Women who undergo weight-loss surgery gain major benefits when it comes to pregnancy, a new study suggests.
Researchers found these women appear to be less likely to need a Caesarean-section delivery and more likely to have a normal-sized baby.
"These findings are important because we were able to confirm that obese women who undergo bariatric weight-loss operations prior to conceiving do not have worse outcomes, compared with obese women who don't have these procedures," said senior study author Dr Aliu Sanni. He is medical director of the department of metabolic and bariatric surgery at Eastside Medical Centre in Snellville, Georgia.
"We want to make sure that bariatric surgery performed before pregnancy will have benefits for these women, and that having a procedure won't harm the baby," he said in a news release from the American College of Surgeons.
It's well documented that obese women face more medical complications during pregnancy. But, the effects of weight-loss procedures on pregnancies haven't been clear, the study authors said.
"We know that the prevalence of obesity in women is increasing, so we wanted to know more about the impact of bariatric surgery on pregnancy, the mother and the baby," said study co-author Samantha Drew. She is a medical student at the Philadelphia School of Osteopathic Medicine in Suwanee, Georgia.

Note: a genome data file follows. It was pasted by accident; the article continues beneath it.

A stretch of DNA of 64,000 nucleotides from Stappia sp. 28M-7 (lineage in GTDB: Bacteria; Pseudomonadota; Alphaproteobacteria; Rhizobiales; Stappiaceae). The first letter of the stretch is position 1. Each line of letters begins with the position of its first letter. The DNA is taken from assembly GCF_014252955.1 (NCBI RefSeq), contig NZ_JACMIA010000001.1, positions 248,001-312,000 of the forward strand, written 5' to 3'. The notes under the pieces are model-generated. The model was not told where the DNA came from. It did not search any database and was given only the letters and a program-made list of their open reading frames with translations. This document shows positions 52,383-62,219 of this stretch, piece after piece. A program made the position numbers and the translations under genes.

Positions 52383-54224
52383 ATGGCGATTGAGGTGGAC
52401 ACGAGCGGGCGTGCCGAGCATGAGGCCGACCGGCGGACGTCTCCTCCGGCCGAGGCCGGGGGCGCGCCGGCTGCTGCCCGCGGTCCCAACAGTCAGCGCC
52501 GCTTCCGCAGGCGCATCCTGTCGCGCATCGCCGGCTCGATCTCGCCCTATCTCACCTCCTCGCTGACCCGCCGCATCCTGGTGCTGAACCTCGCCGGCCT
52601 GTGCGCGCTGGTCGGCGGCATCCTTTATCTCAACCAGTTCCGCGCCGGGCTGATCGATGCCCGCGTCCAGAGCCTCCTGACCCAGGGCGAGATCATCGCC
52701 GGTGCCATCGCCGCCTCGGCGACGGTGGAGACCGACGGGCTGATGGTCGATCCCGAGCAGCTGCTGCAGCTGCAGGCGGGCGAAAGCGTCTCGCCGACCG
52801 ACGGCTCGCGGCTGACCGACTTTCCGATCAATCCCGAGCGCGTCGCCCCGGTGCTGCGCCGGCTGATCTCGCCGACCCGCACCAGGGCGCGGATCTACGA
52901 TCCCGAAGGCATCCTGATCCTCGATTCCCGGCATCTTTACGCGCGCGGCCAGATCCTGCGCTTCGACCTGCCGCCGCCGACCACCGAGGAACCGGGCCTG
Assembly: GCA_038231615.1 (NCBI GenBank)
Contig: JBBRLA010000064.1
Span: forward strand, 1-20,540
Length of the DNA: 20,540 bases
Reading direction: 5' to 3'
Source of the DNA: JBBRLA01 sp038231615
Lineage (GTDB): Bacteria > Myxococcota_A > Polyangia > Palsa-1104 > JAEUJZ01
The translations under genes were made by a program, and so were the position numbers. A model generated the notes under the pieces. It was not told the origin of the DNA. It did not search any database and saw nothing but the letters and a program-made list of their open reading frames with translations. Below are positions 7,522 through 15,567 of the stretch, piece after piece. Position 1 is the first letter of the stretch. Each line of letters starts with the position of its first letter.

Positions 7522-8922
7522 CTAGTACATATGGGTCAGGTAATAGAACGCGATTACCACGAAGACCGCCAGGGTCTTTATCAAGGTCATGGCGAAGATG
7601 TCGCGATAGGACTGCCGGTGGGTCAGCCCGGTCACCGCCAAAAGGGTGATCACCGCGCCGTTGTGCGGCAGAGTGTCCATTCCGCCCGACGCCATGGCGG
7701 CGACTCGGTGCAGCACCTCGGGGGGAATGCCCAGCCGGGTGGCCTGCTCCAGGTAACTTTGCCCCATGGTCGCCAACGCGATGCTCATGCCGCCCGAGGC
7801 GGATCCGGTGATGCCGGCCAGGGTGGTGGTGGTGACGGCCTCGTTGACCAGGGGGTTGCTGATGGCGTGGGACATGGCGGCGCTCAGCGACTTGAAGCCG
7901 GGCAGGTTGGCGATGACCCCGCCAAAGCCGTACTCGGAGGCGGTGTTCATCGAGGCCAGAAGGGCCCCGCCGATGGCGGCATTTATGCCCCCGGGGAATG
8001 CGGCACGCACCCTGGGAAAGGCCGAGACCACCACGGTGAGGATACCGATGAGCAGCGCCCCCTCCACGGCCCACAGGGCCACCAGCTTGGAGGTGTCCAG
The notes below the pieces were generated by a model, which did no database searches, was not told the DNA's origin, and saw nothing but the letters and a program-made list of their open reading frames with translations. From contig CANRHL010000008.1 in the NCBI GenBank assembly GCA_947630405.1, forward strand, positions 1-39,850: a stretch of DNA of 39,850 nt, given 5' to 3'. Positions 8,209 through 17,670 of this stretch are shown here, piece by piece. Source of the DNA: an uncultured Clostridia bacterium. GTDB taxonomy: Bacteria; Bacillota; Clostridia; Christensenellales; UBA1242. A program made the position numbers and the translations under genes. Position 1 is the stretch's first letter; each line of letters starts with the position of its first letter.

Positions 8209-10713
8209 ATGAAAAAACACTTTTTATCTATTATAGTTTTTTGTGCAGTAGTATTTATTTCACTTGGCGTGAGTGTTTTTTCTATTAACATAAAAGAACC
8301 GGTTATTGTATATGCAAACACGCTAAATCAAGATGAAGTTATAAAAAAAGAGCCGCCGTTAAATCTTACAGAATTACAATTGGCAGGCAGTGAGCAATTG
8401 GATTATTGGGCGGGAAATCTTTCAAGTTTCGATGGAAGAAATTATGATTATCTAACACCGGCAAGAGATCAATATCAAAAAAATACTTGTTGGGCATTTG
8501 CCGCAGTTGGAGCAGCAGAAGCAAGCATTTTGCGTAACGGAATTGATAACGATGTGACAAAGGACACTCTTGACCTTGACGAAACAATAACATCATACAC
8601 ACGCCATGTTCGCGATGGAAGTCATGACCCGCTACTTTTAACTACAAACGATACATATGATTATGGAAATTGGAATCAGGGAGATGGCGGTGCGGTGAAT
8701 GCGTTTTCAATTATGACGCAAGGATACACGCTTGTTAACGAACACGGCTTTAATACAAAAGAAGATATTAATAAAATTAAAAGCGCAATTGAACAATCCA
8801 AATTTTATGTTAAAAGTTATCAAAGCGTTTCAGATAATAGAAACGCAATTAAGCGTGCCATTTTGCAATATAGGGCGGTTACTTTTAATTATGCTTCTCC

Abnormally large babies
For the study, the investigators combined statistics from five studies that examined pregnancy and delivery after weight-loss operations and compared the outcomes to those for obese women who did not get the surgery.
In total, the studies tracked more than 4,300 Caesarean sections in almost 11,000 women after weight-loss procedures, and more than 133,500 C-sections in nearly 224,000 obese women.
The findings showed that 1 percent of those who had a weight-loss procedure before pregnancy underwent a C-section, compared to 38 percent of obese women who did not have the procedure.
The researchers also found that women who had weight-loss procedures were less likely to have abnormally large babies.
According to study co-author Brittanie Young, a medical student at the Philadelphia School of Osteopathic Medicine, "If the child is less at risk of being very large for its gestational age, the woman is less likely to have a C-section."
The findings were presented recently at the Clinical Congress of the American College of Surgeons, in Washington D.C. Research presented at meetings should be viewed as preliminary until published in a peer-reviewed journal.